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An Interview With Lucy Lopez
Not available online
TitleAn Interview With Lucy Lopez
AbstractInterviewer: Irene Ruiz. Interview recorded July 21, 1981. 1 sound cassette (ca. 90 minutes): analog, stereo.; 5 7/8 x 2 1/2 in., 1/8 in. tape; 1 sound disc; digital; 4 3/4 in. Has printed guide to contents.
NotesAt the time of the interview, Mrs. Lucy Lopez was a preschool teacher and secretary at Dos Mundos newspaper. She was born September 16, 1934 and her family moved to Armourdale in 1941. In the interview she discusses her early life, family, 1951 flood, gang rivalries between Hispanic areas, etc.

At a certain place in the recording there is reverse bleed through on the right channel and drops to a mono-signal.

Number 26 on MP3 disc.
Date1981- 07-21
LocationSC69-1, Tape 29, CD 29
Local SubjectHispanic Americans
West Side
Lopez, Lucy
Oral History
Dos Mundos
Item TypeArchival Material
TranscriptionSynopsis of Interview:

Mrs. Lopez is a preschool teacher and secretary at Dos Mundos, a local bilingual newspaper. Born Sepotember 16, 1934. Father worked for the Railroad Ice Company, an affiliate of the railroad which supplied ice for shipping perishables before refrigeration was invented. Family moved to Armourdale in 1941. Father was Jose Pinuelas Reyes; mother Maria Gomez Inda Mejillas.

Lived in Armourdale until 1951 flood. Oldest of four children. Attended about one month of school at Clara Barton before transferring to John J. Ingalls. Finished elementary school there; attended Central Junior High. Most neighbors were Mexican; next-door neighbor pure Mexican Indian, as was Mrs. Soltero's paternal grandmother. Father left railroad to work in packing houses. Mother, other relatives worked at Swift. Grandmother worked for WPA, then Fred Harvey's Union Station. Grandmother lived next door. Maternal grandmother was strictly a homemaker; never learned English. Parents both educated. Father born in Chihuahua, Mexico. Mother born in El Paso, Texas. Father came with family to Kansas City while very young. Parents met and married. Mother's relatives from New Mexico.

Good memories of school. School staff was experienced in teaching Hispanic children. Had same teacher for six years. Brothers played outside but as a girl she stayed home to learn embroidery, crochet, etc. Recalls grandmother's stories of the Mexican Revolution; evenings of father reading classic novels aloud in Spanish while women sewed. Grandmother was head of the household rather than father. Attended Mt. Carmel Church in Armourdale; then Sacred Heart. Parents returned to Kansas side in the lates 1950s.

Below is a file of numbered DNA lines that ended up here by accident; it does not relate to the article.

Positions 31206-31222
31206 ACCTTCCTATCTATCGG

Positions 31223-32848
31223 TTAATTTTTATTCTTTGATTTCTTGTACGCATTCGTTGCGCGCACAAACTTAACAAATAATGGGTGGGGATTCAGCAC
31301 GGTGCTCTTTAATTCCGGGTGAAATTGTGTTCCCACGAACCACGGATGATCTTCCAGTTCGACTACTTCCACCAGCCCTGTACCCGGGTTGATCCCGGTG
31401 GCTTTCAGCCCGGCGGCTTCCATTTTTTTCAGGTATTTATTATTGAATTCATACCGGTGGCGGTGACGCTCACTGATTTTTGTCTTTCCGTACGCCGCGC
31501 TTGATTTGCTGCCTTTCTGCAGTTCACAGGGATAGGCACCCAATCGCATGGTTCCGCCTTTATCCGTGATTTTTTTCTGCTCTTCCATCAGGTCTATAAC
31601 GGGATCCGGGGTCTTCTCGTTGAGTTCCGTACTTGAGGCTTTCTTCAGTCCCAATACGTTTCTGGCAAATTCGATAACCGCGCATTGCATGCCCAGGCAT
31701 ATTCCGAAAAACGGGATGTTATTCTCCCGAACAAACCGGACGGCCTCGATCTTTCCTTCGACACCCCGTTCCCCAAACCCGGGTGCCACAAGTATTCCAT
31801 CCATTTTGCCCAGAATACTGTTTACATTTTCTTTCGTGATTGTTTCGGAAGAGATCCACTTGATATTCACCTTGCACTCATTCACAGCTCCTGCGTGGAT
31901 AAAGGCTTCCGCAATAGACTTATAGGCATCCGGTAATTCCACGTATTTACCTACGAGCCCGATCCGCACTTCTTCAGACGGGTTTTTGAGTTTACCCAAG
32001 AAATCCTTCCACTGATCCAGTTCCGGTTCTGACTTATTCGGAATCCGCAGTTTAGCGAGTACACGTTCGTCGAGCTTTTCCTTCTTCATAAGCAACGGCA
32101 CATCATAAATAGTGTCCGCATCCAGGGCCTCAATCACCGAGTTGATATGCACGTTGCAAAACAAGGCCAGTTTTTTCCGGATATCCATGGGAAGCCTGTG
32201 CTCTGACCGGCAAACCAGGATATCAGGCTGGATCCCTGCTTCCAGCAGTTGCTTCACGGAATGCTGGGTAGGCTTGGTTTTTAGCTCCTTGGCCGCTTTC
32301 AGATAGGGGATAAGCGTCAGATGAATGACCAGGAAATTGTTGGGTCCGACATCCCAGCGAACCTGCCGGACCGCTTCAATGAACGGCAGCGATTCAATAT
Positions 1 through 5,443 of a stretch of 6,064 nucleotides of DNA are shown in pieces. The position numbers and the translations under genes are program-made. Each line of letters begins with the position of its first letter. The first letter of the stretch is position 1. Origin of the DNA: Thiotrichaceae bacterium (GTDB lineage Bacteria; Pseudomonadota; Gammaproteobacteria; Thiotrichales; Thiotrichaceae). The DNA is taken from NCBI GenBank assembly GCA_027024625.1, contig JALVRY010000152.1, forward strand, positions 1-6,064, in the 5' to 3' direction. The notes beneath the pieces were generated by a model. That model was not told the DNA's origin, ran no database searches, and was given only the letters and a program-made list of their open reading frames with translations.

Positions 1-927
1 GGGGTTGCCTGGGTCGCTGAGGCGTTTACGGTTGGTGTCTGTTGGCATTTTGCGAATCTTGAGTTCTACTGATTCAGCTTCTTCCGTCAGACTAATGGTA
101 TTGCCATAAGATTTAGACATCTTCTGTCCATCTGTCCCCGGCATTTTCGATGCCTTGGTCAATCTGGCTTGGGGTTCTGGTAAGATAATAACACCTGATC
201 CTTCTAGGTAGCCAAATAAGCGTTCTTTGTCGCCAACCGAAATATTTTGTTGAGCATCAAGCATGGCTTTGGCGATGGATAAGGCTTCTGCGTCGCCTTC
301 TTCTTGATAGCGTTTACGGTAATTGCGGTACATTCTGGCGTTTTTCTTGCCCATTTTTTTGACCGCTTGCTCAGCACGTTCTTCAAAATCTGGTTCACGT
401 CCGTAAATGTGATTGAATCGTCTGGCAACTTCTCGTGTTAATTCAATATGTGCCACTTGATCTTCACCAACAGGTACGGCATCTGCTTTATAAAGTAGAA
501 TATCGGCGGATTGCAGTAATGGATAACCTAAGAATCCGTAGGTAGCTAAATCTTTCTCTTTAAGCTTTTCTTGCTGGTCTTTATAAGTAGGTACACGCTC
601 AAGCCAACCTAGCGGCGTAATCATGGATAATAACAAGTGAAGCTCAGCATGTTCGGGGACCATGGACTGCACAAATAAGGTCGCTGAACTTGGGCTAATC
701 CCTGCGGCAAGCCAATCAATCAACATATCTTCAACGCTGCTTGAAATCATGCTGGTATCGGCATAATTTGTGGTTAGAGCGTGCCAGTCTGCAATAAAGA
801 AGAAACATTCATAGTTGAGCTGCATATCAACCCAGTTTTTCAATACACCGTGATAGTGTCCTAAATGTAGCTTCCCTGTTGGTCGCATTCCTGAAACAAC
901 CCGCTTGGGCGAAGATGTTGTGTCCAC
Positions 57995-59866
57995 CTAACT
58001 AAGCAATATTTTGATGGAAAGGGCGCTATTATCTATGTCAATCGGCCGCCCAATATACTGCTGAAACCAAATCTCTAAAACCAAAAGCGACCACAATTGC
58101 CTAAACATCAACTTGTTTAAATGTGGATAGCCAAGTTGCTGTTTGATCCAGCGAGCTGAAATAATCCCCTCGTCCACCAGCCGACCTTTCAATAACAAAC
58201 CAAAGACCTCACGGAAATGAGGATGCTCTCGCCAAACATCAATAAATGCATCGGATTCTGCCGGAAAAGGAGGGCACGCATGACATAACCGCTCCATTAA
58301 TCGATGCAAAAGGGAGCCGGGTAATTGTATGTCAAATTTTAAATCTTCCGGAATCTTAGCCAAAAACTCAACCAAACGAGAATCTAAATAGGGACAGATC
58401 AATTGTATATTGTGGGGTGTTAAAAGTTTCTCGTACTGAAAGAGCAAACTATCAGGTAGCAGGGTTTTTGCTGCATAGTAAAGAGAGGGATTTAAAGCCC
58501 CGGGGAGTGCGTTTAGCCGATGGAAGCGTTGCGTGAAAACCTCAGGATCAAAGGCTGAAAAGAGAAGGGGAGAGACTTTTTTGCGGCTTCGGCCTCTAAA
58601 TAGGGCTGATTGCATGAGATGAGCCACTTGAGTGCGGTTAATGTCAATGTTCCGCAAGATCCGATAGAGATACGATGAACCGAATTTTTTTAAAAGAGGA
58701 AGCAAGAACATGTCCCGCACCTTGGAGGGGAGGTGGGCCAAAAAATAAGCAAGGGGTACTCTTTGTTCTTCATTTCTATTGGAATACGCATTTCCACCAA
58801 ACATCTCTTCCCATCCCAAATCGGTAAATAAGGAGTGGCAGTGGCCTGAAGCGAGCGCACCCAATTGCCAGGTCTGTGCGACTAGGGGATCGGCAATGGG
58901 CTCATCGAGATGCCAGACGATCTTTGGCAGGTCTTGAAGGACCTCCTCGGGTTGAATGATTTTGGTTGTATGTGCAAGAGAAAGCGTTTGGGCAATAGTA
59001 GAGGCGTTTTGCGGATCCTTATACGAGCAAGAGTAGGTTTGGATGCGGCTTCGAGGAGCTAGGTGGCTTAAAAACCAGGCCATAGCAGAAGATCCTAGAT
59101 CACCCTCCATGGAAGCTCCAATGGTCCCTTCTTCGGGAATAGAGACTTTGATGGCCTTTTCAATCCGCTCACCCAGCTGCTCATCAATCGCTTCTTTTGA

Flood of 1951 - Mother left children with relatives in Rosedale and returned to rescue clothing before the flood hit. Family divided; parents moved in with relatives on the West Side. Parents and other relatives slept in Penn Valley Park after being evacuated from homes following a chemical fire on Southwest Blvd. Obtained a house on 27th and Belleview. Lived with family there until marriage.Commuted last two years of high school back to Argentine to avoid transferring schools. Father encouraged all children to graduate from high school; all four succeeded. Children never had extras like bikes and skates but father made sure they had books, school supplies.

Remembers gang rivalries between West Side, Argentine, Armourdale areas. Graduated from high school in 1953. Worked final year in school as a bus girl at the Terrace Grill in the Muehlebach Hotel. Met people like Glen Miller, Dorsey Brothers. Father made her quit when her grades began to fall. Had difficulty finding a job after high school. Feels there was prejudice against Mexican-Americans. Finally went to work in a factory; began buying parents furniture.

Married Jesse Lopez of Kansas City in 1956; moved to Chicago. Husband was an only child. Lived in Chicago until 1963 when she and husband separated. During that time had two children; one born at home. Details of daughter's birth in 1956 under a special home-birth program. Son born two-and-a-half years later in hospital. Mother-in-law took her in when she left husband; cared for children while she worked. Reconciled with husband two years after returning to Kansas City. Gave birth to twins in 1966; another son in 1969.

Began volunteering in Head Start when her youngest children attended the program at Douglas School. Took job as a transportation aide, then as teacher's aide for Head Start. Has worked there seven years. Four years prior to interview, was promoted to undergrad teacher. Takes night courses at Penn Valley. Details of how brother, his wife, and other Hispanic friends started DOS MUNDOS, a bilingual local newspaper. She helps out in summer doing secretarial work. Oldest daughter and son both married, with children. Twins attend Northeast High, youngest son in Our Lady of the Americas. Divorced husband in 1969. Head Start budget secure for two years; after that she is unsure about her job. Cooks during annual Mexican fiesta in Crown Center.

Future goal to get Childhood Development Associates degree. Hopes to continue teaching pre-school. Sees it as an important time to instill positive educational attitudes. Credits an elementary school teacher and an uncle with being positive influences on her life. Uncle taught her to seek answers to her questions by using encyclopedias, other reference books. Doesn't read much in Spanish; feels more comfortable in English. Took high school Spanish but found it difficult to unlearn all the incorrect grammar she was used to hearing in the neighborhood.
Access This ItemYou may come to the Missouri Valley Room to listen to the interview.
Item ID210346
CONTENTdm number36346
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